“It’s the beginning of a new era, which is great to be part of and we’re all very excited. But with some sort of cautious feeling to it, because it’s still so early in the project on our side of the garage, and I believe in everyone else’s as well. With the amount of complexity of the cars, you always want more testing — you’ll never feel like you are fully prepared. But I think with the amount of testing we did, considering the new regulations and the amount of new things, I think we’re fairly confident that what we got done, it’s gonna help us a little bit to not suffer so much.”

Meyer Shank Racing’s Acura has been the rabbit of the GTP field thus far. Richard Dole/Lumen

Acura rolled out its 2.4-liter twin-turbo V6-powered ARX-06 built with partner ORECA shortly after Cadillac. The car has been quick out of the box, setting fast times nearly every session for the Roar Before the 24 before Tom Blomqvist put the No. 60 Meyer Shank Racing with Curb Agajanian ARX-06 on pole for this weekend’s 24-hour race. Blomqvist will share the No. 60 with Colin Braun as he attempts to defend the drivers championship he won last year with Oliver Jarvis.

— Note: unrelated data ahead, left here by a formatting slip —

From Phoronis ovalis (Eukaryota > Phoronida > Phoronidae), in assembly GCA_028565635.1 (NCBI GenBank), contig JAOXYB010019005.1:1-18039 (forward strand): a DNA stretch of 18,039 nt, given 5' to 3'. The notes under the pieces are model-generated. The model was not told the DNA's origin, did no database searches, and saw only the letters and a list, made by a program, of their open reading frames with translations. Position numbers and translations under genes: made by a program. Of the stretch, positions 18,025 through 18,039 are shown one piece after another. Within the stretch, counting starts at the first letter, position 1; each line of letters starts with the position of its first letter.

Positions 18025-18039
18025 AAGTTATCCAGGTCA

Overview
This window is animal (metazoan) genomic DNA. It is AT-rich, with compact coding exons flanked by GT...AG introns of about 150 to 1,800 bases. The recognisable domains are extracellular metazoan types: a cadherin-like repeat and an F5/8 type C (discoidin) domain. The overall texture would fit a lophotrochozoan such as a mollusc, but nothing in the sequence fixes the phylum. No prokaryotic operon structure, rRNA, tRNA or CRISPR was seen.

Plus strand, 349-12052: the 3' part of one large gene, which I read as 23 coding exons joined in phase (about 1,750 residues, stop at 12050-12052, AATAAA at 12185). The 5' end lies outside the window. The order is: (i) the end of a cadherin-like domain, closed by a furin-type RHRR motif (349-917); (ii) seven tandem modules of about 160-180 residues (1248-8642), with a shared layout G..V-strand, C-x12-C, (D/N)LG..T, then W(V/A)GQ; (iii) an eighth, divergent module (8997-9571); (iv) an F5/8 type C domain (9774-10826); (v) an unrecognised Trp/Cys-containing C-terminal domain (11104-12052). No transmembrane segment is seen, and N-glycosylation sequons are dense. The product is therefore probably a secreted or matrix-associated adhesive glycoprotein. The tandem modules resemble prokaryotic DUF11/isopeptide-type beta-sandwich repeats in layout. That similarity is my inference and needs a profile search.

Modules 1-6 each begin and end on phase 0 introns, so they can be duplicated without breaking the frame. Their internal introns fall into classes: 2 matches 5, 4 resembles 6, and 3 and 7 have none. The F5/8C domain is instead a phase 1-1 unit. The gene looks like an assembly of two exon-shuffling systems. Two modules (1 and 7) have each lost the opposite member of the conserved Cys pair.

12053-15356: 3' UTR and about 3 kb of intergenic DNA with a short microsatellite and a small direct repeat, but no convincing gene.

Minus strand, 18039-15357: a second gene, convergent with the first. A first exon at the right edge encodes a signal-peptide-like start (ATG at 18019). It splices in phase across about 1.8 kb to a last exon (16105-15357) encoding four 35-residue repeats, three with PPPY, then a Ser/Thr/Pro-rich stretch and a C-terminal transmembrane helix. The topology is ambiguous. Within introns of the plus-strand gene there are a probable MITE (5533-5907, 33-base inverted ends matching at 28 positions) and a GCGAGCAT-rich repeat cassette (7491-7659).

“I believe ORECA, Acura and HPD have built a really good car, fast car,” Blomqvist says. “Now it’s down to making sure we iron out any reliability issues, everything we may or may not encounter, and then for the teams to execute and get the most out of the package. It’s going to be a real intense season — it was strong last year, there were some good cars but this year, it’s even harder. The competition has raised to another level.”

The second Acura will be campaigned by Wayne Taylor Racing, recently partnered with Andretti Autosport. The 2002 championship came down to a fight between MSR and the WTR No. 10. Ricky Taylor and Filipe Albuquerque are the other driver pairing in addition to van der Zande and Bourdais to return intact. Louis Deletraz will also be in the car for the endurance races, with Brendon Hartley in the lineup for Daytona.